“Marking Time” and Other Poems

Karen Klein

Marking Time
Words for wanting
contain ‘L’:
To make the sound
your tongue touches
the top of your palette
leaving a little space beneath
for moisture
to pool
like the still pools
of water
in hollow places
after rain.
“Hair is like a fingerprint”
she snipped during cut to curl
when I complained my left side
curls, my right side doesn’t.

Imagine fingerprint whorls
in hair patterns and toeprints,
our print-filled bodies complex
as Tibetan mandalas, Aboriginal dream paintings.

At first glance, a bird, then I saw a jaw, teeth, bones of hip, spine, no flesh or fur,
only a skeleton lodged in fallen leaves in the wilder verge of my land.
What brought this small animal there for final rest?
a hunter? a coyote?
or just wild seeking wild?
“a raid on the inarticulate”
knows when we are in extreme
when we are overwhelmed by
when we are brought to our knees by
we don’t use words.
Our body utters guttural
howls its responses.

canes and
to shape sounds into
sentences to
grab authentic and
know our words always
one remove from
anguished reality
a parapalegic
who walks
a corpse
who weeps.

-title taken from T.S. Eliot, East Coker, Four Quartets

Wild Swans at Waquoit
Yeats saw them a century ago
at Coole near Connemara.
Their sudden, wheeling flight
stirs him to sadness—all had changed
since his first count of them,
years replete with personal grief
and political tumult.
I see them
at Sage Lot Pond, an inlet of the Bay.
Their serene beauty slumbers on the water,
their oval backs glisten ivory,
sun on their silky surface.

Walking between Waquoit Bay
and Vineyard Sound, a watery world
on both sides, my path bounded by
bayberry, beach plum, juniper, cedar,
I breathe in a bit of paradise.

Glaciers melt
in the far north. The undiminished force
of water cascades into rising oceans,
the water where wild swans sleep
no longer an invitation,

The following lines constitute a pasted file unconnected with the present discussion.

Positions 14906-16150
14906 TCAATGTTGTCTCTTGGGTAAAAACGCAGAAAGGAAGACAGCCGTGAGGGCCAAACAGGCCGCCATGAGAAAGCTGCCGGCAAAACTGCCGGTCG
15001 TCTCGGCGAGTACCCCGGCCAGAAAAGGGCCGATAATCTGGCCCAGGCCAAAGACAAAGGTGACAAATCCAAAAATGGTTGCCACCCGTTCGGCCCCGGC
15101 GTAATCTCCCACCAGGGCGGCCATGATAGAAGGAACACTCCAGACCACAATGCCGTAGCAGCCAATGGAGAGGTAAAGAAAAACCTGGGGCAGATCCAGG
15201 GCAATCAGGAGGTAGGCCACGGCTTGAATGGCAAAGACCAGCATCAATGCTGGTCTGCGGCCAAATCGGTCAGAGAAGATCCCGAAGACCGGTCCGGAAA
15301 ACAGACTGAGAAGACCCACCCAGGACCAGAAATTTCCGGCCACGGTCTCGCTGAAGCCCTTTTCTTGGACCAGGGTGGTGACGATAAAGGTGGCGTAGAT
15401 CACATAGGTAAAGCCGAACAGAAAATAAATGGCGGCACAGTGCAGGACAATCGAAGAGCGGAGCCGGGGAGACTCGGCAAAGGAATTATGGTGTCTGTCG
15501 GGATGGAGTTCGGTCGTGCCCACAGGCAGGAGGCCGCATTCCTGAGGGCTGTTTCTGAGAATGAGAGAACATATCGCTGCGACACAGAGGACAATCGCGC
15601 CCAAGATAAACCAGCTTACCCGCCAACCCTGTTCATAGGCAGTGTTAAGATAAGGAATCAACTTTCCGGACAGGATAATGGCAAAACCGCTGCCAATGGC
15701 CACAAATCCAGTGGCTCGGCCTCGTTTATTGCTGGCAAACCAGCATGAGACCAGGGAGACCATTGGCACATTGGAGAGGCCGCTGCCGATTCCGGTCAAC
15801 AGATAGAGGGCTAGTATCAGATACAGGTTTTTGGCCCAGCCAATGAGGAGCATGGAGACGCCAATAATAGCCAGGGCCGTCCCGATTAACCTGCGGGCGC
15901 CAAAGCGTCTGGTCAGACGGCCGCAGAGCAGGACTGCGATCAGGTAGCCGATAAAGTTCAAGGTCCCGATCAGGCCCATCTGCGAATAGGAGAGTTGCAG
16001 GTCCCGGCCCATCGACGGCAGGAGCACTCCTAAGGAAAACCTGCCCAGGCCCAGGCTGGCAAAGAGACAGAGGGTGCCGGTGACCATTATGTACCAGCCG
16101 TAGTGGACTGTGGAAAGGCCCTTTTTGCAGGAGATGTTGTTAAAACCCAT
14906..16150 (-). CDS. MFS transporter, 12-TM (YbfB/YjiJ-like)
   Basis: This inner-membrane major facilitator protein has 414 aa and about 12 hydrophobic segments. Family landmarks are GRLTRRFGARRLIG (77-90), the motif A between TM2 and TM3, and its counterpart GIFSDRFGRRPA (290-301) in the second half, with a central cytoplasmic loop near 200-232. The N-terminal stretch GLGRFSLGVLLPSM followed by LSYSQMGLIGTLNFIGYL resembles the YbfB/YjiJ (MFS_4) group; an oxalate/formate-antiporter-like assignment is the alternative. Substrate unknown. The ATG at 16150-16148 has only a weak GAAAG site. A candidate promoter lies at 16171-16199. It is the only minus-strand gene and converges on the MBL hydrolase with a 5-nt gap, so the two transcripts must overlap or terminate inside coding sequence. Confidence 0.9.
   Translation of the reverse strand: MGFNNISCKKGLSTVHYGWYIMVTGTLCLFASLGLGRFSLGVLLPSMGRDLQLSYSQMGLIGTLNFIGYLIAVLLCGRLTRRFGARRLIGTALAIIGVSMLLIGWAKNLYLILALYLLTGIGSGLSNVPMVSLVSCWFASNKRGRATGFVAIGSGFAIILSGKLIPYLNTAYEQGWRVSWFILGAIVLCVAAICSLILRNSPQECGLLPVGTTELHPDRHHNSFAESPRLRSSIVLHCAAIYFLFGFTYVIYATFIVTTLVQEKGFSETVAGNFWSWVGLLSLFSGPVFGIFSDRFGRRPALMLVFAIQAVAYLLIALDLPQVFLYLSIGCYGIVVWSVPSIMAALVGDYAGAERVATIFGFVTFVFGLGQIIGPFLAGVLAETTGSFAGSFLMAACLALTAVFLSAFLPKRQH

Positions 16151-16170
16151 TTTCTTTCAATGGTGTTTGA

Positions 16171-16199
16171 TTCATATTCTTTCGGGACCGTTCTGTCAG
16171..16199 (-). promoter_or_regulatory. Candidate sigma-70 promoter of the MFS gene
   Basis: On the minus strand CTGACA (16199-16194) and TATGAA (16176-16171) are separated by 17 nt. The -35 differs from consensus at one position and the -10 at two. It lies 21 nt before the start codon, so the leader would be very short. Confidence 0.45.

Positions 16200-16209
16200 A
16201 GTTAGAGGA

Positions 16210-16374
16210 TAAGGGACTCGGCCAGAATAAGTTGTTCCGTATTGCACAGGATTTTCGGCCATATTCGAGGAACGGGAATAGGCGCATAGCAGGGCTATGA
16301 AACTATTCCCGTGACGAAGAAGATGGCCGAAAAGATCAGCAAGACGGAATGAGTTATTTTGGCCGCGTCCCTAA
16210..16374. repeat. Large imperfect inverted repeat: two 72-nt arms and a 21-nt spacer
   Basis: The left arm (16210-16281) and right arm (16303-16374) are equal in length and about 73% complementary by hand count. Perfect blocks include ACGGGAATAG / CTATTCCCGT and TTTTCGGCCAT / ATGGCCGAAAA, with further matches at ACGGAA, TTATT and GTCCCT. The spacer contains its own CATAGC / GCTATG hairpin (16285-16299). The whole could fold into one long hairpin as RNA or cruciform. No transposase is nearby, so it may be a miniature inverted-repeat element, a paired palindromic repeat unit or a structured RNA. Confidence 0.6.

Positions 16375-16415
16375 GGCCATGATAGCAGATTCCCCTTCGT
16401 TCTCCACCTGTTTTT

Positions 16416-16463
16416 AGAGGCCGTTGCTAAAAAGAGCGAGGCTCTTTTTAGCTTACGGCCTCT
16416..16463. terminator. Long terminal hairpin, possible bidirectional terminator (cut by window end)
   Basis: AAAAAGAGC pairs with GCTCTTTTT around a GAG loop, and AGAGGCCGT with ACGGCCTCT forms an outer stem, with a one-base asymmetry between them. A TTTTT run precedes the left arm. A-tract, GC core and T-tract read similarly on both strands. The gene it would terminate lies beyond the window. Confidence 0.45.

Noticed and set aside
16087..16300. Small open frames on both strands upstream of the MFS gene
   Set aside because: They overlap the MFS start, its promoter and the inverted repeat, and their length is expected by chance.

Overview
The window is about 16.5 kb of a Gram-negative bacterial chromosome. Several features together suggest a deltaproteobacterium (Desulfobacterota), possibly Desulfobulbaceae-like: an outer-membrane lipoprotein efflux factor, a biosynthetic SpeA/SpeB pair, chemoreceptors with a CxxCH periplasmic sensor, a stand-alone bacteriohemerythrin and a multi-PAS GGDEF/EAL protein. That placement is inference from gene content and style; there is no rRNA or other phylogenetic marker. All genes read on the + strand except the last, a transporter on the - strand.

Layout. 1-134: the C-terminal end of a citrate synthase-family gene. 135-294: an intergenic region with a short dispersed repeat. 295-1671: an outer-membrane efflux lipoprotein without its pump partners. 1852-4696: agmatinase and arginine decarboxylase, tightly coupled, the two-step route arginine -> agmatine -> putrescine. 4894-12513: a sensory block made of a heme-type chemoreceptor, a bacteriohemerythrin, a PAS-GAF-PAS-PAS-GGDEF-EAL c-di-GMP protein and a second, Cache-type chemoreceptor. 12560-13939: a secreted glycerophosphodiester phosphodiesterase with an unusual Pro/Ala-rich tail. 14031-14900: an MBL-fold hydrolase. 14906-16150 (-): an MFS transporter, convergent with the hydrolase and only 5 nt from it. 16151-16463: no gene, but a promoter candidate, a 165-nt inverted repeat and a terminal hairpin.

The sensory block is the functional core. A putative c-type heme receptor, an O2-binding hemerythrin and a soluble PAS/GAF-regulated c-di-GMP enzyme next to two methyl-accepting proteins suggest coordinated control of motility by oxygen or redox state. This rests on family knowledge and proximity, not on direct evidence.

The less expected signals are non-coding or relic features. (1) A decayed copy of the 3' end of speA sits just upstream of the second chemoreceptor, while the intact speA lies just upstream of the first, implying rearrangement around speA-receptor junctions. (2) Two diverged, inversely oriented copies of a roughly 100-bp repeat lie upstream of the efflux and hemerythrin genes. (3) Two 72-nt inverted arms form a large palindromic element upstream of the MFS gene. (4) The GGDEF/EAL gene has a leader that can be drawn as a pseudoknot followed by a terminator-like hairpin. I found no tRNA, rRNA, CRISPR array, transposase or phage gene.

but a threat.
Cloud cover drains the landscape
of color. Fewer swans yesterday
at Sage Lot Pond. Those there
no longer in repose. Their necks
elongated periscopes
strain to see what’s coming.

On our other coast, my cousin,
age ninety-seven, is dying.
A refugee from Nazi Storm Troopers,
he sees his life spiral back with televised
images of torchlit parades
that illumine faces shining
with old hatred
and hears the chant “Jews will not
replace us.”

Sage Lot Pond empty today,
its opaque surface undisturbed.
From nowhere, a murmuration
of dark birds explodes into the open sky,
glides on gusts, rides in waves
of panic and purpose, then settles
into a stand of juniper and cedar,
only to lift again, a massive
funnel of tree swallows that widens
into a ceaselessly moving circle
and disappears.

Journal: Bilbao
to walk on Santiago Calatrava’s bridge
is to walk on a wish
to be free of rectangles
is to honor the architect’s desire
to be a curve
suspended in space
it’s a memory of a swing
the seat pulled way back
in a strong arc
the moment the boy readies
then stretches his legs way out
to pump
the excitement of reaching

When the ice finally breaks
all the images of restraint give way
surely the Norse warriors     winter-trapped
in their tribal enemies’ mead hall
feel desire’s fire
for their dragon-prowed ship
move their feet apart     balance’s
stance     readies for the swell
the water builds its sullen resistance
eyes narrow     shoulders and legs become
the rhythm of the oars
Their scop, Beowulf’s shaper, nailed it
foamy-necked floater most like a flier
the double kenning     one for boat
the other bird
both the same     move through water and air
without wings
  with wings
both escape earth
while fire unconquerable
consumes the mind in desire’s flame
for the watery road to nowhere
and everywhere
-the italicized line taken from Seamus Heaney’s translation of Beowulf
l’heure bleu
the blue hour
cinq a sept

his hand on her stocking
stroking silk
the cat in the corner
yawns, stretches
accepts the caress

a strap falling
the teasing curve
of her bare shoulder
waiting for the pressure
of fingers

heat lightning
the dampness
along her hairline

a gown falling
the smell of satin

-from the Prometheus Dance production Desiderare
“ ….she’s a brick house”
a square, brick building
next to an empty lot
an object surrounded by nothing
like a fragile present
to be put in a special box
and packed with styrofoam peanuts and bubble wrap
so it won’t break
you were my styrofoam peanuts
my bubble wrap
nothing around
my body
night music
empty bed blues
solo sax
-title taken from a song by The Commodores
Karen Klein, a retired faculty member from Brandeis University, is now in her second career as a dancer/poet. Founder of teXtmoVes a poetry/dance collaborative, she and her group perform in libraries, art galleries, and concert halls. Her poetry has been published in print magazines, in on-line journals, in newspapers and read on radio programs. She is a member of Steeple Street Poets and is working on a book combining various poetic forms and drawings.